Other Animals

Vote Your Audubon Values This November

It’s mid-June, and I’m writing this column for the third time in as many weeks. My first draft covered the surge of interest in birds and nature in the early months of COVID-19. My second draft addressed a racist incident in Central Park in which a white woman called the police on Christian Cooper, a Black man and New York City Audubon board member, who was simply out birding during spring migration.

No sooner had I finished that draft when the country erupted in agony and righteous fury over the murder of George Floyd by Minneapolis police officers—and the murder of many others at the hands of law enforcement across the country. And so now here we are, two weeks into collective action to demand justice for Floyd and for all Black people.

By the time this column appears in print, the world will be changed yet again.

What won’t change is that on November 3, 2020, Americans will vote for legislators who represent their values. If you receive Audubon magazine, it’s pretty likely that we share some core values: a commitment to protect birds and the places they, and we, need; to nature; and to justice and respect.

We are proud of our politically diverse membership (53 percent progressive, 47 percent moderate and conservative), and it’s not our place to pick your candidates. Together we’ve proven we can find common ground, starting with ensuring every American can easily register to vote. Birds need all the support we can muster.

If you value birds, vote for candidates who will uphold laws that protect them like the Migratory Bird Treaty Act. If you value clean water and clean air, vote for candidates who will uphold and strengthen the Clean Water Act and Clean Air Act. If you care about climate change, vote for candidates who will hold polluters accountable and who support clean-energy development and access. If you value the places that birds need, vote for candidates who will invest in public natural spaces, from planting native plants in city parks to protecting the Arctic National Wildlife Refuge.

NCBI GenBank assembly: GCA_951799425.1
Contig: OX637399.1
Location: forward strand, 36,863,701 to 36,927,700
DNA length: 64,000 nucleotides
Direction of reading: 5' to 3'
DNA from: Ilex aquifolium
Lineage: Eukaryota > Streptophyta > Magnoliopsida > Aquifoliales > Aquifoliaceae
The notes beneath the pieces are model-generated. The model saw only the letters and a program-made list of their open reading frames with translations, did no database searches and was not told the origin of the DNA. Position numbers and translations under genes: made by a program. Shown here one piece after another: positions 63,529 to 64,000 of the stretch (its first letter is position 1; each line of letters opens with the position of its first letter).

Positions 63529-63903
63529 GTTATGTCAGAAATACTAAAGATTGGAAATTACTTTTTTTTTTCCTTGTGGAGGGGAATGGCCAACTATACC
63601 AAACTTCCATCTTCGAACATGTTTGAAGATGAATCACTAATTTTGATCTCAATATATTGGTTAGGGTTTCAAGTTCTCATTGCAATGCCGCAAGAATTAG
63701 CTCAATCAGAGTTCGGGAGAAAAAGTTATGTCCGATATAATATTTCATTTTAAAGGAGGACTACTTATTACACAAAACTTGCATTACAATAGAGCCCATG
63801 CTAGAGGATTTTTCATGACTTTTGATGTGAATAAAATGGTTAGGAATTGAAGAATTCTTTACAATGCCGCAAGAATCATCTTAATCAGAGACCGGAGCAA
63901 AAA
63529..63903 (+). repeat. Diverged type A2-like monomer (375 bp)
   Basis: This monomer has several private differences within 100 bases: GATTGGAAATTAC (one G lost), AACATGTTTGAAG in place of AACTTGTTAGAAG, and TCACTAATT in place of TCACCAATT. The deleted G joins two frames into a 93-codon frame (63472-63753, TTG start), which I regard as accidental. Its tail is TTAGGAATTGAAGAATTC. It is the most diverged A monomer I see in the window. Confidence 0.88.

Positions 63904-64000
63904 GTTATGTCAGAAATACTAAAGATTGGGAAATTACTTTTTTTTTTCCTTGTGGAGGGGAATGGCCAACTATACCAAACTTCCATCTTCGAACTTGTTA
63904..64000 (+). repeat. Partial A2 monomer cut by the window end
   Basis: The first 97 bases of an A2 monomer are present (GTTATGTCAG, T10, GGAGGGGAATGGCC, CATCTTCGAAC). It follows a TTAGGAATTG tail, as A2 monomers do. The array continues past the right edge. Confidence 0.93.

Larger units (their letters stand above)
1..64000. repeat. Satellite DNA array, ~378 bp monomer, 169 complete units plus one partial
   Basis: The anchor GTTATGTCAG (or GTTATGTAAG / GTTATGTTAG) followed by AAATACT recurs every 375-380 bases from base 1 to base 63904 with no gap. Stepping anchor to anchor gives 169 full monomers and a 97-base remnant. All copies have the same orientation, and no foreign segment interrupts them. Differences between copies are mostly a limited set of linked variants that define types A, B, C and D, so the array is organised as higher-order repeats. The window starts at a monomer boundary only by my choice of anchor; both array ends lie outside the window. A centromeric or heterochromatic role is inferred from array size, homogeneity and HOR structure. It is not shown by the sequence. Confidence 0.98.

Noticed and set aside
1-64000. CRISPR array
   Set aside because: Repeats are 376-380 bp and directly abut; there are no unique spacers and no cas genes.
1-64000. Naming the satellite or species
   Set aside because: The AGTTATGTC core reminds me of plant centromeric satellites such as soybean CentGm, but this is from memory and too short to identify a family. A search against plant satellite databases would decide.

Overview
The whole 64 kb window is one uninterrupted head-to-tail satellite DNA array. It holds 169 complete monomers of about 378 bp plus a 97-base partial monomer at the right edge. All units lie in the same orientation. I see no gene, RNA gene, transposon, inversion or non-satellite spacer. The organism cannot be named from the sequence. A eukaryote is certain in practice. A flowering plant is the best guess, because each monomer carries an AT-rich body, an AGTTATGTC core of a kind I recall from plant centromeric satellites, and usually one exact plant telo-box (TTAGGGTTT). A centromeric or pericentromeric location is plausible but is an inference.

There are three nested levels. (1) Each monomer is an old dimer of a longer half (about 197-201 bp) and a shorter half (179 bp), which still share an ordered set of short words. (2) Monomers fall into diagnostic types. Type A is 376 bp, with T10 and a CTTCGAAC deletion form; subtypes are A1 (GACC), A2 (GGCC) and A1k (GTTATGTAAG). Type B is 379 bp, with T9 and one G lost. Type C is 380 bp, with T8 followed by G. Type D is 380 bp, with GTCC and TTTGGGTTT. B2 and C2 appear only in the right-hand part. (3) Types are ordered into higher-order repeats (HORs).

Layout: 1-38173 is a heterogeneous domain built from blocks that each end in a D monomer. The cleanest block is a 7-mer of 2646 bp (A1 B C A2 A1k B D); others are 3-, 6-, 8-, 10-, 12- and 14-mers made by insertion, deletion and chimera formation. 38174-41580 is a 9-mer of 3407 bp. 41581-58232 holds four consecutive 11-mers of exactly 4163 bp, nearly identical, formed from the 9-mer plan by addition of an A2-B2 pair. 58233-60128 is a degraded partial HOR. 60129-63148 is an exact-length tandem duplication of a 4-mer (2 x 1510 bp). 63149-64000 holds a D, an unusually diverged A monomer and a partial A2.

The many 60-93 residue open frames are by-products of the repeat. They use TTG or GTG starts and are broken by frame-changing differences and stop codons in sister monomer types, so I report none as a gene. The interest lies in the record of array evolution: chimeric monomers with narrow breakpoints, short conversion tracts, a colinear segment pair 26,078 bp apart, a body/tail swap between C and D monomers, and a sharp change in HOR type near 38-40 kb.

And after you vote, hold those elected officials accountable for their actions. If they promised to protect birds, protect clean air, protect the climate—hold them to those promises.

We can give you the training to talk with your elected officials. We’ve created a series of webinars and a campaign manual that teach you how to be an advocate, how to write to legislators, and how to meet with them. Start with Advocacy 101 and go from there.

We’re living through historic times, and it’s been tough. But there’s an inescapable date on the calendar, and it is just a few short months away. Audubon’s chapter network started with political action—stopping the killing of birds for their feathers. It’s time to vote Audubon’s values again. The world will be a better, more just place if you do; a place where birds and people thrive, together.

This story originally ran in the Summer 2020 issue. To receive our print magazine, become a member by making a donation today.

Products You May Like

Articles You May Like

Stray Kitten Hopped into Hearts of Family and Blossomed into Gorgeous Cat
Wobbly Kitten Insists on Giving Other Cats Hugs After He was Rescued
Audubon and ACC Campus Partnership Proves Climate is Everyone’s Issue
Dog Sees Owner Doing Pull-Ups And Decides To ‘Save’ Her
CattyCorner: Why Cats Enjoy Scratching Stuff

Leave a Reply

Your email address will not be published. Required fields are marked *